The New York Times Whitewashes Hezbollah Terrorism
Twice in the past two days, the New York Times has identified the terrorist group Hezbollah as a “militant group.”
“Militant” is a euphemism, a word the Times is using as a way to flinch from calling the group what it actually is, which is a terrorist group.
A news article in the April 27 issue of the paper, by the Times Jerusalem bureau chief, Ian Fisher, begins, “Syrian and rebel officials blamed Israel for several explosions Thursday morning at warehouses near the Damascus airport that the Israeli news media said were housing weapons bound for the Lebanese militant group Hezbollah.”
A news article in the April 28 New York Times, looking back at President Trump’s “100 Days on the World Stage,” used similar language. It reported, “some in Lebanon fear that Mr. Trump will give Israel a green light to attack the militant group Hezbollah as a way to hit its patron Iran.”
Well, some in Lebanon may “fear” that, but some in America may hope for it. If so, it’s because those Americans, unlike the Times editors and reporters, comprehend that Hezbollah isn’t a mere “militant group,” but is actually a blood-drenched terrorist group.
As a New York Sun editorial from 2002 put it:
Hezbollah has American blood on its hands. It is a terrorist organization with global reach. According to the State Department’s latest report on global terrorism, Hezbollah is “Known or suspected to have been involved in numerous anti-US and anti-Israeli terrorist attacks, including the suicide truck bombings of the US Embassy and US Marine barracks in Beirut in 1983 and the US Embassy annex in Beirut in September 1984.” The report says, “Three members of Hizballah – ‘Imad Mughniyah, Hasan Izz-al-Din, and Ali Atwa – are on the FBI’s list of 22 Most-Wanted Terrorists for the hijacking in 1985 of TWA Flight 847 during which a US Navy diver was murdered. Elements of the group were responsible for the kidnapping and detention of US and other Westerners in Lebanon in the 1980s. Hizballah also attacked the Israeli Embassy in Argentina in 1992 and the Israeli cultural center in Buenos Aires in 1994.”
…A Hezbollah statement in 1992 vowed, “It is an open war until the elimination of Israel and until the death of the last Jew on earth.” In 2002, [Hezbollah’s leader] Sheik Nasrallah was quoted by the Lebanon Daily Star as encouraging Jews to move to Israel. “If they all gather in Israel, it will save us the trouble of going after them worldwide,” he was quoted as saying.
Nor is this old news, or just the New York Sun’s opinion. On April 28, 2015, when President Obama and his secretary of state John Kerry were in power, the State Department named three Hezbollah operatives as “specially designated global terrorists.”
According to the State Department release:
On July 18, 2012, a bombing at the airport in Burgas, Bulgaria killed six people, including five Israeli tourists and a Bulgarian citizen. In July 2013, Meliad Farah and Hassan el-Hajj Hassan were publicly identified as key suspects in the bombing, which has been attributed to Hizballah, a designated Foreign Terrorist Organization (FTO). Both are believed to be located in Lebanon.
Hussein Atris is a member of Hizballah’s overseas terrorism unit. In 2012, Atris was arrested in Thailand in connection with a terror warning about a possible attack in Bangkok. Atris was found to be hiding nearly three tons of ammonium nitrate, a component in the manufacture of explosives. In 2013, a Thai court sentenced Atris to two years and eight months in prison for illegally possessing the materials. He was released in September 2014, and traveled to Sweden and later Lebanon, where he is believed to be located currently.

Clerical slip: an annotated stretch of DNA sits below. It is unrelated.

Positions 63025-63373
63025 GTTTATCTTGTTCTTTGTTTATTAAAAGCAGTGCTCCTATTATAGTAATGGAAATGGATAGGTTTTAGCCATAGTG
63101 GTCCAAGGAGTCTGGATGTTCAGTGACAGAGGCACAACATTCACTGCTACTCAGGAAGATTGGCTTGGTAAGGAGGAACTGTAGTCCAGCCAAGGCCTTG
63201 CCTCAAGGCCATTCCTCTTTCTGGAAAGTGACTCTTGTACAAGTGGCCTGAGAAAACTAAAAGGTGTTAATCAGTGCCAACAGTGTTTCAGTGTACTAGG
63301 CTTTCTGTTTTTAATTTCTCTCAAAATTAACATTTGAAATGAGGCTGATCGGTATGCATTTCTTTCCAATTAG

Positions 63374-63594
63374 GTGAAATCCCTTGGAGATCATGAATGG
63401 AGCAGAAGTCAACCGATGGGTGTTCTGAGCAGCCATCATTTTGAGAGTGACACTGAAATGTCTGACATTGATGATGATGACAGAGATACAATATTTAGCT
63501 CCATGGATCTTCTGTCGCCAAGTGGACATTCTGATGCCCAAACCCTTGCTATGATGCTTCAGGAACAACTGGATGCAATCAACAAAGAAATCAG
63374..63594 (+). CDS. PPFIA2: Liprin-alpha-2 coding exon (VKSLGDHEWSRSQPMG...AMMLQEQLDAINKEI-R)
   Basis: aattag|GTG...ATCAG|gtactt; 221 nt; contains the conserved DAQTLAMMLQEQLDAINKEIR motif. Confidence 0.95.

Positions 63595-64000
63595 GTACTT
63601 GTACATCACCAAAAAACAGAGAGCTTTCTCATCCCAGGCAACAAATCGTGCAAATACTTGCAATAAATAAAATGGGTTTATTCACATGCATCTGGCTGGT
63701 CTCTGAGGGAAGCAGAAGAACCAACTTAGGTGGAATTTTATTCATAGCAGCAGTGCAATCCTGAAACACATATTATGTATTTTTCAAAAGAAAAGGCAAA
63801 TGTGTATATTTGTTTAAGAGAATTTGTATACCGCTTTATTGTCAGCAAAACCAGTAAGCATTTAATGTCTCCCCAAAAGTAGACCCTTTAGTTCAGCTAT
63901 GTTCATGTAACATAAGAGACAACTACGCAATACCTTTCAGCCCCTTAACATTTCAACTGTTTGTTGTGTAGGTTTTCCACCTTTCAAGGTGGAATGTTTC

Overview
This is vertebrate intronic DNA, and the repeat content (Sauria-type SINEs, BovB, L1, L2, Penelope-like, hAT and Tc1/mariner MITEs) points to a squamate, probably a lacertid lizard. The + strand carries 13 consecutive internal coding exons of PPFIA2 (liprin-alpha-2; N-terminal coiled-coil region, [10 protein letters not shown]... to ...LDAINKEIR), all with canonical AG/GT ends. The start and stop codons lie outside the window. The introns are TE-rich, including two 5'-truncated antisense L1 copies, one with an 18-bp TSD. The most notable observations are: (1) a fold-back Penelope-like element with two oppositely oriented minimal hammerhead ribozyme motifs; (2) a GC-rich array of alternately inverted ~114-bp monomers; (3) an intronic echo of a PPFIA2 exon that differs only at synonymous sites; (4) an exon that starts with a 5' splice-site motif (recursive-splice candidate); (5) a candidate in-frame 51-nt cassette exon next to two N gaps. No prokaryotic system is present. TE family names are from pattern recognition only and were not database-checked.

On January 9, 2017, in the waning days of the Obama administration, the Kerry State Department named two more Hezbollah terrorists:
Ali Damush is a senior leader of Hizballah, a Foreign Terrorist Organization (FTO), and an aide to its leader, Hassan Nasrallah, a Specially Designated Global Terrorist (SDGT). Damush leads Hizballah’s Foreign Relations Department, which engages in covert terrorist operations around the world on behalf of Hizballah, including recruiting terrorist operatives and gathering intelligence.
Mustafa Mughniyeh is a commander in Hizballah. He is the nephew of the terrorist group’s previous military commander Mustafa Badreddine and the son of the notorious Hizballah military commander Imad Mughniyeh. Mustafa Mughniyeh once led Hizballah’s operations in the Golan Heights, helping organize the group’s terrorist infrastructure.
The imposition of sanctions by the United States against terrorists like Damush and Mughniyeh is a powerful tool. Today’s action notifies the U.S. public and the international community that Ali Damush and Mustafa Mughniyeh are actively engaged in terrorism.
If the Times really wants to be picky about not seeming to take sides, it could write something like, “Hezbollah, which Israel and the US government consider a terrorist group but the New York Times insists is merely a militant group.” But soft-pedaling the term “terrorist” or dancing around avoiding it just makes the Times itself look ridiculous. If Hezbollah were just targeting US or Israeli military targets that would be one thing. But the group goes after commercial airliners and Jewish civilians abroad, according to the US State Department. If that doesn’t amount to terrorism in the New York Times’ view, it’s hard to imagine what does.
More of Ira Stoll’s media critique, a regular Algemeiner feature, can be found here.